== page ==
By: Iltifat Husain MD & James O’Neill MD

On iMedicalApps we have been covering the convergence of medical education and mobile since the inception of this publication.

Mobility is already changing the way medical education is taught in medical schools. There are now multiple medical schools that have purchased iPads for all their students. Medical Schools are encouraging their students to use their iPads for anything from anatomy learning to use in the wards while taking care of patients.

But what about medical education after medical school? There have been few examples of mobility being used in residency programs and even for post residency medical education for practicing physicians.

The University of Chicago’s iPad program stands out as a rare example of a residency program embracing mobile for education and for patient care. But even the University of Chicago’s program was more focused on patient care and how the iPad can be used with existing electronic medical records and for use in the wards.

Simply giving the iPad to medical professionals is one step. Mobile software that encourages medical professionals to actually use the devices is the second step — arguably the toughest step. There has not been an example of a residency program embracing mobile tools, such as “the cloud”, to fundamentally change how medical education and a residency program functions.

As a team of residency and faculty members in the Emergency Department at Wake Forest University School of Medicine we set out to change how a residency program can communicate by using the mobile tools available to the general public.

We wanted our Residency program at Wake Forest to be on the mobile cloud. Our goals were the following:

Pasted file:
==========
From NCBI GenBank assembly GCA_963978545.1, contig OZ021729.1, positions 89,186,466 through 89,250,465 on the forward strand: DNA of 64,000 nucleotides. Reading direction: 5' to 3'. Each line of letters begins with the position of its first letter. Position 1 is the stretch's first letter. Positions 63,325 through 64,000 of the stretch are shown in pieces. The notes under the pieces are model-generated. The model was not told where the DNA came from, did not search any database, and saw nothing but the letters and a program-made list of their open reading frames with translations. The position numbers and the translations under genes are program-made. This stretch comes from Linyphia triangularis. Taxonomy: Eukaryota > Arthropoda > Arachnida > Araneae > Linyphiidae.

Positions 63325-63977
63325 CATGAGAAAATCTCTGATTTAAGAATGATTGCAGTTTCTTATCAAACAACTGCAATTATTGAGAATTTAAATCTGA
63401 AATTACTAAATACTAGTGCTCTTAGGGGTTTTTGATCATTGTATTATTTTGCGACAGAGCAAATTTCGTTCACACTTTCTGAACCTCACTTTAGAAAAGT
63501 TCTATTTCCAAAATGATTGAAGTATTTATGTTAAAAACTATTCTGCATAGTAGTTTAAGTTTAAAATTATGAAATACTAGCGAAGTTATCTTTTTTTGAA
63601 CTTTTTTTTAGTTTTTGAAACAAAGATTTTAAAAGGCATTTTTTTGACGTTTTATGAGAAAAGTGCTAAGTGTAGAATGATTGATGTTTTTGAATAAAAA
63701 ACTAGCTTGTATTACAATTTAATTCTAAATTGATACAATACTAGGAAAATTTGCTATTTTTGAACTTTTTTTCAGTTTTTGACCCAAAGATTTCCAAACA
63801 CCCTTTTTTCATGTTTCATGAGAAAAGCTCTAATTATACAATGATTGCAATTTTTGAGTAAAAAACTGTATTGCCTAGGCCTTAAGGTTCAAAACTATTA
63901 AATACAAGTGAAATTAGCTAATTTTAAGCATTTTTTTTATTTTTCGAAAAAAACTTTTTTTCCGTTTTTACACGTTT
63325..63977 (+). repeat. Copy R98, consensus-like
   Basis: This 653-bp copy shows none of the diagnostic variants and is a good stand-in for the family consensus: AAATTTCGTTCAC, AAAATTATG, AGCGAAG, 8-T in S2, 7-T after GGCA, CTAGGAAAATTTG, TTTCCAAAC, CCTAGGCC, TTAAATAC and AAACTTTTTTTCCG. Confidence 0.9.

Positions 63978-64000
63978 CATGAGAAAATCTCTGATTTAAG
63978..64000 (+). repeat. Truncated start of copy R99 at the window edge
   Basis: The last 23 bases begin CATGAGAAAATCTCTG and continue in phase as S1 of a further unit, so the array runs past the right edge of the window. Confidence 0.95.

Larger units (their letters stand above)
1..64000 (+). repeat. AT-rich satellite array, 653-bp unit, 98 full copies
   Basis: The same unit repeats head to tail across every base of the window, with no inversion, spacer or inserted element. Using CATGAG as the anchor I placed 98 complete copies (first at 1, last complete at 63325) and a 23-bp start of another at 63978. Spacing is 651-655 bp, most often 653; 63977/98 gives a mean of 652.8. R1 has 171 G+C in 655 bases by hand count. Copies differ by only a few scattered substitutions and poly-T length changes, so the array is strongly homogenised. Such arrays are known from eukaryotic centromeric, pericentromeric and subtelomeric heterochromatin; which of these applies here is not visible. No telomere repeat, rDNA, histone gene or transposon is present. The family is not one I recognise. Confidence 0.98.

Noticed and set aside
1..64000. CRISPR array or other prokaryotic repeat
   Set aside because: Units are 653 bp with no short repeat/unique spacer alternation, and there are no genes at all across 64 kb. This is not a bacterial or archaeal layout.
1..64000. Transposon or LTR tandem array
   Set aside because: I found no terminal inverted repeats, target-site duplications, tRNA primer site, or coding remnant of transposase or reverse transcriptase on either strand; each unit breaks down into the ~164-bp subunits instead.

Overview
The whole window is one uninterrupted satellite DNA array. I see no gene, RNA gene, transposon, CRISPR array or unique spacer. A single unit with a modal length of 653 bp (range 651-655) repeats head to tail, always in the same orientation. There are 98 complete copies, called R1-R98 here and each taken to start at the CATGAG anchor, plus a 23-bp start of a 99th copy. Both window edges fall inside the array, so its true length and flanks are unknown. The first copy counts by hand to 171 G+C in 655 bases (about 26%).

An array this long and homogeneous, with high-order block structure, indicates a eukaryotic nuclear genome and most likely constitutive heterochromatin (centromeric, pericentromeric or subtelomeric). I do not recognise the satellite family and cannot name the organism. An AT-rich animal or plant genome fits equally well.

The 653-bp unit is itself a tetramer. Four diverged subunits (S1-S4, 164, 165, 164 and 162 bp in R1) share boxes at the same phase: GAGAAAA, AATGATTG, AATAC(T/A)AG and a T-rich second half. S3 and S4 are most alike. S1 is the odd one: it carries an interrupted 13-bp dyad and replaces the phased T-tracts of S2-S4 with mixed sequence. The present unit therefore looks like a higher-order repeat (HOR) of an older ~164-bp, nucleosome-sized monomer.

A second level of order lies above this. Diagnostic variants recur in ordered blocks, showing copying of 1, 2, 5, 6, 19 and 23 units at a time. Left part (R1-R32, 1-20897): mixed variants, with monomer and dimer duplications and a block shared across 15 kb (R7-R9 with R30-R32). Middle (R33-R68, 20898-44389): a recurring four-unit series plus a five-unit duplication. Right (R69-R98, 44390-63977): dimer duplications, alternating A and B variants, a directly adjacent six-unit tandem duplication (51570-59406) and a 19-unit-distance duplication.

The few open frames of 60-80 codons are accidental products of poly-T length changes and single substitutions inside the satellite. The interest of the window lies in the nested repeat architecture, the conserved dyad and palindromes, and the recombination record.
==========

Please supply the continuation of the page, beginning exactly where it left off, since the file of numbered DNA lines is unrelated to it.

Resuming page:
• Make medical education available in mobile form (device agnostic solution) for all residents and faculty.
  • Provide CME activities and documents to all faculty and residents in mobile form.
  • Use existing mobile storage solutions to provide these solutions in a financially feasible manner so other residency programs have a blueprint to use similar tools.
  • Shift the paradigm of having documents and video that are traditionally stored on static webpages and move them to mobile based cloud solutions and allow this content to be dynamic — give the ability for all faculty and students to upload content and share amongst their peers.
  • The solution has to be secure and approved by the academic centers Information Technology service.

In the following weeks we will publish our results on iMedicalApps and discuss the following:

  • The current workflow of most residency programs, and how mobile cloud based solutions offer potential to improve learning, disseminate key content to faculty faster than traditional means, and improve residency training.
  • The mobile cloud tools available to the general public and how they can be used by residency programs. We will discuss the difficult task of how we decided on our mobile solution.
  • Security associated with various solutions.
  • How we are using the service to disseminate medical information, collaborate, and communicate in our Emergency Medicine department.

We look forward to publishing our results in a peer review journal, but in the interim will be writing about our process of going mobile on iMedicalApps.

Editor’s note from Iltifat Husain:

A special thanks to Dr. O’Neill, my mentor in the EM residency program at Wake Forest University School of Medicine. Without his support and insight the program we are going to write about would not be possible.